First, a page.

Specific gene states can be transmitted to subsequent cell generations through mitosis involving particular chromatin (epigenetic) states. During reproduction of plants and animals, however, most epigenetic states are reset to allow development to start anew. Flowering is one of the critical developmental steps by which plants acquire their reproductive capacity. This phase transition is controlled by environmental signals and autonomous regulation. The FLOWERING LOCUS C (FLC) gene is a flowering repressor that is epigenetically silenced after long-term exposure to cold, ensuring flowering in the spring season. In Arabidopsis thaliana, epigenetically silenced FLC expression is reset during sexual reproduction. Plants have a remarkable potential to regenerate from somatic cells. However, little is known about whether the regeneration process is similar to sexual reproduction in terms of affecting chromatin states. Here, we tested whether FLC silencing is reset during in vitro regeneration. Transcriptional repression and high H3K27me3 at FLC were both stably transmitted, resulting in early flowering in regenerated shoots. Thus, the silenced epigenetic state of FLC is reset only during sexual reproduction and not during in vitro regeneration. In contrast, the active epigenetic state of FLC was only partially maintained through in vitro reproduction, suggesting that regeneration causes stochastic FLC silencing.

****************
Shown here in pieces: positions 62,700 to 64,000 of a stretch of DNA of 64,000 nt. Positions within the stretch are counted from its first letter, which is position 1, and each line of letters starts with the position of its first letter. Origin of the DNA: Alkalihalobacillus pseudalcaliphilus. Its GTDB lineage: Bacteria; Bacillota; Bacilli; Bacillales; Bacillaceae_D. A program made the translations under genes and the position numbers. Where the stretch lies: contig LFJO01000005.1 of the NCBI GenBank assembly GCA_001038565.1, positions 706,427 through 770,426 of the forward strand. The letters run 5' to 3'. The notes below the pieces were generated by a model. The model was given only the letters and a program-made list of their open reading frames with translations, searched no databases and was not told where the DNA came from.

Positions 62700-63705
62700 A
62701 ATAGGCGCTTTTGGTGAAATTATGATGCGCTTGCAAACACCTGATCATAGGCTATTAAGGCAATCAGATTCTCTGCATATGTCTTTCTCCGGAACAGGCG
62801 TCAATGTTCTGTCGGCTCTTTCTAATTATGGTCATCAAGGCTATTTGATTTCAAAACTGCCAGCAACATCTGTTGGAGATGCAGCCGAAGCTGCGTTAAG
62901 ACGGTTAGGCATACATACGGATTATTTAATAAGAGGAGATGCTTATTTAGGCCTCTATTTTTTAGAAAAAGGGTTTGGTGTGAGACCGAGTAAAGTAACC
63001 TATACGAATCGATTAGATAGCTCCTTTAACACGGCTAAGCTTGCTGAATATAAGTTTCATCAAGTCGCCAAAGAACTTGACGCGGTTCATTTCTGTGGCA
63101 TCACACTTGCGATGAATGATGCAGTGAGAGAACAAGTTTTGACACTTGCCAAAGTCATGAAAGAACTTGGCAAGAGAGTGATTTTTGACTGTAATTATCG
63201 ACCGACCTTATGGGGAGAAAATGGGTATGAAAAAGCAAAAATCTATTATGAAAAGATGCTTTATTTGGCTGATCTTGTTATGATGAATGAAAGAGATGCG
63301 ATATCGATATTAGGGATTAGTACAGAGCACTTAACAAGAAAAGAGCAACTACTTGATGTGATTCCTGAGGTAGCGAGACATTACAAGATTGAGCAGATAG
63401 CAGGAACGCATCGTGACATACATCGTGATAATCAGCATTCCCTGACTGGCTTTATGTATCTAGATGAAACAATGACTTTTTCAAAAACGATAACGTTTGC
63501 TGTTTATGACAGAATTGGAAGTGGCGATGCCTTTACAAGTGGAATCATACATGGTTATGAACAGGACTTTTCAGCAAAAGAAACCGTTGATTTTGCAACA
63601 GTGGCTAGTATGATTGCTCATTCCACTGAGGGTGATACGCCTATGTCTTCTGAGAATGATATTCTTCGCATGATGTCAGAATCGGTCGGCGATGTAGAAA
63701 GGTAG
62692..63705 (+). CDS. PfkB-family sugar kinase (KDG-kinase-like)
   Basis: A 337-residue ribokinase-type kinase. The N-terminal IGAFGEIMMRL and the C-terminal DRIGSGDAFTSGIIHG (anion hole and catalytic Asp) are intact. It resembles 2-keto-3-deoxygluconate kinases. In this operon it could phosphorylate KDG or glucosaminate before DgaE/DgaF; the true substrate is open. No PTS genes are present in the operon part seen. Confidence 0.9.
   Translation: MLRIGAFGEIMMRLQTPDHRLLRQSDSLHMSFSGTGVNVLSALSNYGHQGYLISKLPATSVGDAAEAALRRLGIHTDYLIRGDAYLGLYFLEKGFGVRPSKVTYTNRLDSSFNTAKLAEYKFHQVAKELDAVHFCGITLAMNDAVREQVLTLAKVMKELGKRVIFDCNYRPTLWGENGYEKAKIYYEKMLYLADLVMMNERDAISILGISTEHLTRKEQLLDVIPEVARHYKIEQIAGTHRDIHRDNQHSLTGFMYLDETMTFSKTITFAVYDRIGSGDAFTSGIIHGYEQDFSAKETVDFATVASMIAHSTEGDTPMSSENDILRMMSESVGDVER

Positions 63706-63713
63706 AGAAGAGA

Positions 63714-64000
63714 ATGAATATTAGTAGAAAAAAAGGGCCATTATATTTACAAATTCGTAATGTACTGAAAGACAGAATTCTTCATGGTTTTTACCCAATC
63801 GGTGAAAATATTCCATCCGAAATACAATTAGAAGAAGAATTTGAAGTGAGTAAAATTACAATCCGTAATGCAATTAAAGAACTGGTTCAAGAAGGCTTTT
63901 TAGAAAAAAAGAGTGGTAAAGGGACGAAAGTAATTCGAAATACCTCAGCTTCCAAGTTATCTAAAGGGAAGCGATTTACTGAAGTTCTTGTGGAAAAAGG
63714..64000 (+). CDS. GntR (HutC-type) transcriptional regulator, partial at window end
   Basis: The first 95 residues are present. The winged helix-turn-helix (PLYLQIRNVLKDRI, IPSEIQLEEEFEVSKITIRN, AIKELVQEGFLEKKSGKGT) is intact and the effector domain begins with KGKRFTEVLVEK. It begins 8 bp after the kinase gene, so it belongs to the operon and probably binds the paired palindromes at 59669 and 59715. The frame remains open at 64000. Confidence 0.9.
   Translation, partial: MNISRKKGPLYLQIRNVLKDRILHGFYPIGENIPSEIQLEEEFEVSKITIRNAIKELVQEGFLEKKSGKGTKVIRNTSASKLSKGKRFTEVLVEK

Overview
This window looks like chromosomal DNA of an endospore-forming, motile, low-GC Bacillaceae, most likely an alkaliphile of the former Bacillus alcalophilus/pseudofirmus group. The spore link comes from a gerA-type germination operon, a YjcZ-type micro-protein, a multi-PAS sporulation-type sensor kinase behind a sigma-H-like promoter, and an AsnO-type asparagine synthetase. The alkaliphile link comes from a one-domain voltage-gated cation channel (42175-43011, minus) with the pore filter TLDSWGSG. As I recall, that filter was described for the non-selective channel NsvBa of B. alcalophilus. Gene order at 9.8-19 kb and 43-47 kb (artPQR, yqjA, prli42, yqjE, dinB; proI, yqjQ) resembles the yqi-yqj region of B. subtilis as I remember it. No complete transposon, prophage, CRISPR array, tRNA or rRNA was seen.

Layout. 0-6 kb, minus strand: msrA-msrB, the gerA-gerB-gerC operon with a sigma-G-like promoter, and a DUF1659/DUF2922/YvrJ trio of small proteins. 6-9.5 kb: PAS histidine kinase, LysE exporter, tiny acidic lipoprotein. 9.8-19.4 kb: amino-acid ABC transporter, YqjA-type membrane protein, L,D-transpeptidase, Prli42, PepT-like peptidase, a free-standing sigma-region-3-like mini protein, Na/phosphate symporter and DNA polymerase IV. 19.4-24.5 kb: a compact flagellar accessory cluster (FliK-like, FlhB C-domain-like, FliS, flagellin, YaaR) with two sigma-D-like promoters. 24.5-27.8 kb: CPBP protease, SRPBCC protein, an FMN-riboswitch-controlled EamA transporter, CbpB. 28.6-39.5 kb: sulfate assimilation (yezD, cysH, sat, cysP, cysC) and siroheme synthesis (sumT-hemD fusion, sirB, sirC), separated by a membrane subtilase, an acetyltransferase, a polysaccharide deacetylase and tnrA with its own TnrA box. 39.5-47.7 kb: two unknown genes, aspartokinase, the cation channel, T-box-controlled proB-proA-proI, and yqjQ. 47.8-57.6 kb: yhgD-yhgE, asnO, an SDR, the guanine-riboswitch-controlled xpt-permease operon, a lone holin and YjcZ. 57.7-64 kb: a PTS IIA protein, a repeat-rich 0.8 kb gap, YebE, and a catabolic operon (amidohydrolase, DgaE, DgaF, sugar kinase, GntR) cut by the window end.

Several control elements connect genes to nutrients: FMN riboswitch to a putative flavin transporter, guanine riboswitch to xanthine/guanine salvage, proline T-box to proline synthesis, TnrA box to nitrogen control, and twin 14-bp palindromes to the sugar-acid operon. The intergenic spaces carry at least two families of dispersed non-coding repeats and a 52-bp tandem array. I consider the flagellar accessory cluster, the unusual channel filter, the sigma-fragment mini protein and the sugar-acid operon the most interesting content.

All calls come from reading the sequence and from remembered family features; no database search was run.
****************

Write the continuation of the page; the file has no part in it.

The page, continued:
Keywords: Arabidopsis thaliana; chromatin; development; epigenetic inheritance; phase transition; shoot regeneration.
© The Author 2017. Published by Oxford University Press on behalf of the Society for Experimental Biology.